LGBT+ community struggles over COVID stresses

ALEXANDER MCKENNA

COVID-19 and the social isolation it has created is having a negative effect on the mental health of members of the LGBT+ community both in Australia and around the world.

Stress on young people

COVID-19 has been especially stressful for younger people, who can no longer rely on one-on-one support due to lockdowns and social distancing requirements. Photo: Courtesy Courtney McCauley

 

The pandemic affects people in different ways, but for many in the LGBT+ community who are already considered to be vulnerable, the added uncertainty of the situation, combined with the mandatory isolation and social distancing, has caused further deterioration of their mental health.

According to the LGBTI Health Alliance, which is a national health organisation for the LGBT+ community, members of the LGBT+ community are twice as likely to be diagnosed with a mental health disorder compared to those not within the community.

Not only that, but mental health support organisation Beyond Blue says LGBT+ community members can be affected by mental health issues throughout their lives.

Consultant psychiatrist Burleigh Specialist Clinic, Muthur Anand, said he had seen firsthand how greatly the LGBT+ community has been affected by COVID-19.

“I have seen a surge of patients from this [LGBT+] community presenting in crisis over the past four to five months,” Dr Anand said.

Dr Anand said age could also influence how an individual in the LGBT+ community was affected by the pandemic and said younger members of the community had been more noticeably affected by lockdown conditions.

LGBTI Health Alliance figures show that 47.7 per cent of LGBT+ members in Australia aged between 16 and 24 have been diagnosed or treated for mental health disorders within the past three years.

The figures also show that approximately 32.5 per cent of LGBT+ members between the ages of 45 and 59 have been treated for, or diagnosed with, a mental health disorder within the past three years.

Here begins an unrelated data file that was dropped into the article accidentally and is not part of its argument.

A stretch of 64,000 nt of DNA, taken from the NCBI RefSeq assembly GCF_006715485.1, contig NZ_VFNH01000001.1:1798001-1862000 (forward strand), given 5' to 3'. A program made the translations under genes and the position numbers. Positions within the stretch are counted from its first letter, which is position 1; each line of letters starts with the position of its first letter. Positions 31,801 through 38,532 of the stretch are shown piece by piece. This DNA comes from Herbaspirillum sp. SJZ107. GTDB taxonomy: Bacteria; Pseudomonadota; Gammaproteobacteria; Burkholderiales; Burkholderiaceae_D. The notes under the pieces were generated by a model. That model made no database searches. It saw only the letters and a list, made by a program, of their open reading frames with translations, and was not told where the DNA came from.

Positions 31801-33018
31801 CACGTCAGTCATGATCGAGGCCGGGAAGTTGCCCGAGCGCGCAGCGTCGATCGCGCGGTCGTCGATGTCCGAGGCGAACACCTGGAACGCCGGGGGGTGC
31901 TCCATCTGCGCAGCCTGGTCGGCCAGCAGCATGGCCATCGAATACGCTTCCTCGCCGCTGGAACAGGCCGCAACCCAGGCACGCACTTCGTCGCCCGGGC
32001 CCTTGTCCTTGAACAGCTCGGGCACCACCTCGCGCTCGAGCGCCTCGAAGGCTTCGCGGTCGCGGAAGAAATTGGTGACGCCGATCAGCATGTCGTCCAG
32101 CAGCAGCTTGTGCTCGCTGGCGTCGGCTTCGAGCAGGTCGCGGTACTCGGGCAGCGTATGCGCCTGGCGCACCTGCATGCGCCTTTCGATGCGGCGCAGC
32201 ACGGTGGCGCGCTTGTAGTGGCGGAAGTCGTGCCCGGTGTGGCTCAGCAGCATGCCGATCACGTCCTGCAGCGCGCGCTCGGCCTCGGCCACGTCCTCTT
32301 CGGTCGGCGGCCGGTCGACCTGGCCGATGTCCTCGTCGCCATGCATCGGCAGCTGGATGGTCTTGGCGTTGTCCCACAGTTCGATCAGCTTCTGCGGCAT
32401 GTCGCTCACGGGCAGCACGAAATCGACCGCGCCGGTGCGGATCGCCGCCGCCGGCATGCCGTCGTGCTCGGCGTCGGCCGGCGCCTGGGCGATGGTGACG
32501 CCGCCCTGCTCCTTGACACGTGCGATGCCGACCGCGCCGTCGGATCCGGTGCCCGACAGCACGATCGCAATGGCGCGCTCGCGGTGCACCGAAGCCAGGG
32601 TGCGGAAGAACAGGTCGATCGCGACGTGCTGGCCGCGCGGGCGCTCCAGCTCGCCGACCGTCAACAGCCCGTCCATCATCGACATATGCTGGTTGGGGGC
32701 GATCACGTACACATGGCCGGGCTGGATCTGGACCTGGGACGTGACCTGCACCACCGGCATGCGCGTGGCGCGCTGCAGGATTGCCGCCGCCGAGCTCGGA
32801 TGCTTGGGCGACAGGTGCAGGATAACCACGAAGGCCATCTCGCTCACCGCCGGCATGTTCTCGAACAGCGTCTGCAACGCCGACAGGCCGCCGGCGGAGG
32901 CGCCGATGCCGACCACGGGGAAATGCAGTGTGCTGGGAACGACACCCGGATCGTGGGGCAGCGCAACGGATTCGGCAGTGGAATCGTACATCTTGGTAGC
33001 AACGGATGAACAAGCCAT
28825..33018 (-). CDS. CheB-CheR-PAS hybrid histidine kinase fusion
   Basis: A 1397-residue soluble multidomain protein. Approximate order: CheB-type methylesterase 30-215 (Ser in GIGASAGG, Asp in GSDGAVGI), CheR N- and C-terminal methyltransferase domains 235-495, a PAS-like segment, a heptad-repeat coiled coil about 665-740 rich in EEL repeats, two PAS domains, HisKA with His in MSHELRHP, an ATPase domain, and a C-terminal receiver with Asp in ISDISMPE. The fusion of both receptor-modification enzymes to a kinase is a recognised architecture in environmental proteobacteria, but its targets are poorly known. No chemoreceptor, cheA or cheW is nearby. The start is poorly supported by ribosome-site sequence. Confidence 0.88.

“By and large, we have seen the younger LGBT+ population [aged 18 to 35 years old] present in crisis situations during the COVID period,” Dr Anand said.

Pride

Pride is an important event for LGBT+ youth worldwide and its cancellation due to COVID-19 has disappointed many. Photo: Courtesy Nic Way

 

Sixteen-year-old Nic Way is a younger member of the LGBT+ community who lives in New Jersey in the United States.

Nic has spent a lot of time in isolation due to the area’s lockdown laws and said the situation had impacted their mental health.

“It’s made me more isolated, I am not mentally healthy at the moment,” they said.

Many community members look forward to annual Pride events, which help them to feel accepted and, due to COVID-19, many of these events have been cancelled for the year.

Seventeen-year-old Cayla Wait-Ridgway is a member of the LGBT+ community on the Gold Coast who said her mental health had been affected by COVID-19 because lockdown and social distancing had restricted her access to her friends.

Cayla was also particularly affected by the cancellation of the Pride festival.

“It’s been hard because Pride has been cancelled and that’s the best day of my year,” she said.

Stress levels have been high due to COVID-19, with many people having to make significant changes their lives thanks to the pandemic, isolation and social distancing restrictions.

The LGBT+ community struggle daily with discrimination and issues that people outside of the community may not typically experience, including homophobia, transphobia and being ridiculed by family members for being themselves.

Friends

COVID-19 restrictions are especially tough on younger people who miss the support and company of their friends. Photo: Courtesy Jana Sabeth/Unsplash

 

Twenty-one-year-old Gold Coast LGBT+ member Jayme Vlaskamp said he had found it difficult connecting with other people his age.

“Half the people my age are looking to settle down and the other half are still in the teenager party phase,” Mr Vlaskamp said.

“Not being able to relate to either of these types of people has made it even harder to cope,” he said.

According to the Australian Department of Health, looking after your physical health can benefit your mental health, which means staying physically active, getting a good night’s sleep, and eating properly can all be beneficial for good mental health.

Dr Anand said there were many resources available to people of all ages within the LGBT+ community to help them deal with the stresses caused by the coronavirus pandemic.

“People can use IT-based self-help tools and techniques, like Black Dog Institute’s website, Lifeline or community organisations like Plus Social and the Wayback program,” Dr Anand said.

Being in isolation has been difficult for the LGBT+ community since they are isolated from their friends, but thanks to the internet and social media, people are able to stay connected with one another whilst being safe.

Andy Ryder Bennett is a 30-something from South California in the United States, who is also part of the LGBT+ community.

Mr Bennet said he was more thankful for the Internet now than ever before.

“Had it [COVID-19] been when I was younger, back when the Internet and social media weren’t mainstream, the isolation would have been much harder to bear,” he said.

If you or anyone you know needs support, you can contact lifeline on 13 11 14.

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